Turlock’s representative in the California State Senate, Senator Tom Berryhill (R-Twain Harte), recently requested that Governor Jerry Brown and the California Office of Emergency Services Director, Mark Ghilarducci, declare a State of Emergency over the threat presented by the increasing number of dead and dying trees in rural areas.
The problem is rooted in the fact that these dead and dying trees, a result of the drought which lends trees to Bark Beetle infestation, many areas are increasingly prone to wildfires, a threat that should be avoided at all costs considering the obvious lack of water.
Berryhill stated that the situation threatens California’s ability to conserve water, along with jeopardizing air quality and carbon reduction.
While the Governor’s office has recognized the drought as contributing to wildfire danger, the administration has only recently begun to acknowledge the implications of tree mortality, which cannot necessarily be properly addressed at a local level because of the vastness of the issue.
According to a United States Forest Service survey of about 3.6 million acres of land covering the lower western foothills of the central and southern Sierra, from the Sacramento area south to Visalia, approximately, there were over 6 million dead trees throughout 526,000 acres. The problem has become alarming in many areas, like Mariposa County, where more than half of all trees are either dead or decayed; the numbers are expected to increase to about 74 percent this year.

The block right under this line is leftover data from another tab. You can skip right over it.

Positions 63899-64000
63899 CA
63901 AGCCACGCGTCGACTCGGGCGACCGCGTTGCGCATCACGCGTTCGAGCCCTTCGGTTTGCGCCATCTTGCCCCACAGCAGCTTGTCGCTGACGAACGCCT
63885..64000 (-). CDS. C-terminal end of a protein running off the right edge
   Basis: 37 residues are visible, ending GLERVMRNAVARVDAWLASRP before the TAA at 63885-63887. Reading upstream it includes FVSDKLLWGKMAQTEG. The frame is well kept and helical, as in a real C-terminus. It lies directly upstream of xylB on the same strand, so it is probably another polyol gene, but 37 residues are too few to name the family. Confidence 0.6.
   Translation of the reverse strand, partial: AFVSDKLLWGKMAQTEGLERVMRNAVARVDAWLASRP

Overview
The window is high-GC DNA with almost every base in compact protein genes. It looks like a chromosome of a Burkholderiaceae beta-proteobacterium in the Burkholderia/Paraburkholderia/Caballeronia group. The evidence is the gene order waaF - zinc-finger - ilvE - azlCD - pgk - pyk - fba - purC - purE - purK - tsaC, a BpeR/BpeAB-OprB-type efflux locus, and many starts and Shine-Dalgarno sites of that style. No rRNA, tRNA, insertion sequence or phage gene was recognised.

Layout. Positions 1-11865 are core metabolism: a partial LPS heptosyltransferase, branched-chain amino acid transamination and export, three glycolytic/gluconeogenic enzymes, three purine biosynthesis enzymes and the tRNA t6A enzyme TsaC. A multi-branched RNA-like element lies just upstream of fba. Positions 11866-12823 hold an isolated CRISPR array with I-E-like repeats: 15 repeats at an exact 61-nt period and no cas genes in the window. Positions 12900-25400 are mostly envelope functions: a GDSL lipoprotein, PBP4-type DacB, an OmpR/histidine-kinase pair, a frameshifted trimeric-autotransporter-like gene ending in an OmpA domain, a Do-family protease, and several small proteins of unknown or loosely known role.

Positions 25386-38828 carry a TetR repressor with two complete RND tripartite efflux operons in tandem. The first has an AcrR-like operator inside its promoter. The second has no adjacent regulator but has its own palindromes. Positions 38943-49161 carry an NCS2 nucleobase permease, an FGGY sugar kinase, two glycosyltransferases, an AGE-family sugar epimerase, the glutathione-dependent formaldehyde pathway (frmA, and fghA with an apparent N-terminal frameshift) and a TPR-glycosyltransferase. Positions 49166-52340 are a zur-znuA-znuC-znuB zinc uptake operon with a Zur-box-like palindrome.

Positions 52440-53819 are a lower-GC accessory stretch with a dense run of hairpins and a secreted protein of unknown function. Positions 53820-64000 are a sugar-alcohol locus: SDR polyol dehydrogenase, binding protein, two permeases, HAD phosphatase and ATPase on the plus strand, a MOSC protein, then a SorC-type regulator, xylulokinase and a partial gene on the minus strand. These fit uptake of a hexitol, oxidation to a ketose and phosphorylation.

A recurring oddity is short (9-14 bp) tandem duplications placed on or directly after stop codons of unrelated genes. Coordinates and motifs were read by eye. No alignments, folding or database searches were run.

Even if California experiences normal or higher-than-normal levels of precipitation this winter, the disaster would continue due to the high number of dead trees that would fall. Falling trees pose a problem for power lines and a public safety risk to communities and people who visit California’s forests.
County Boards of Supervisors in Mariposa, Madera, Tuolumne and Fresno have all issued resolutions stating that the levels of tree mortality have “created extraordinary threats to public safety,” and “exceeds their functional capabilities” [to solve the issue].
While water conservation measures have been taken, and water use has been reduced across the state per the Governor’s mandatory 25 percent conservation mandate, there is still not enough water to cope with the widespread threat of wildfires.
Berryhill has called for California to recognize the situation as a “disaster” in order to bring awareness to the issue, and to elicit state and federal resources to affected areas in order to minimize the risks posed by the.
“The risk to our treasured state and national parks is too great to delay action any longer,” Berryhill stated in a letter to Governor Brown regarding the issue.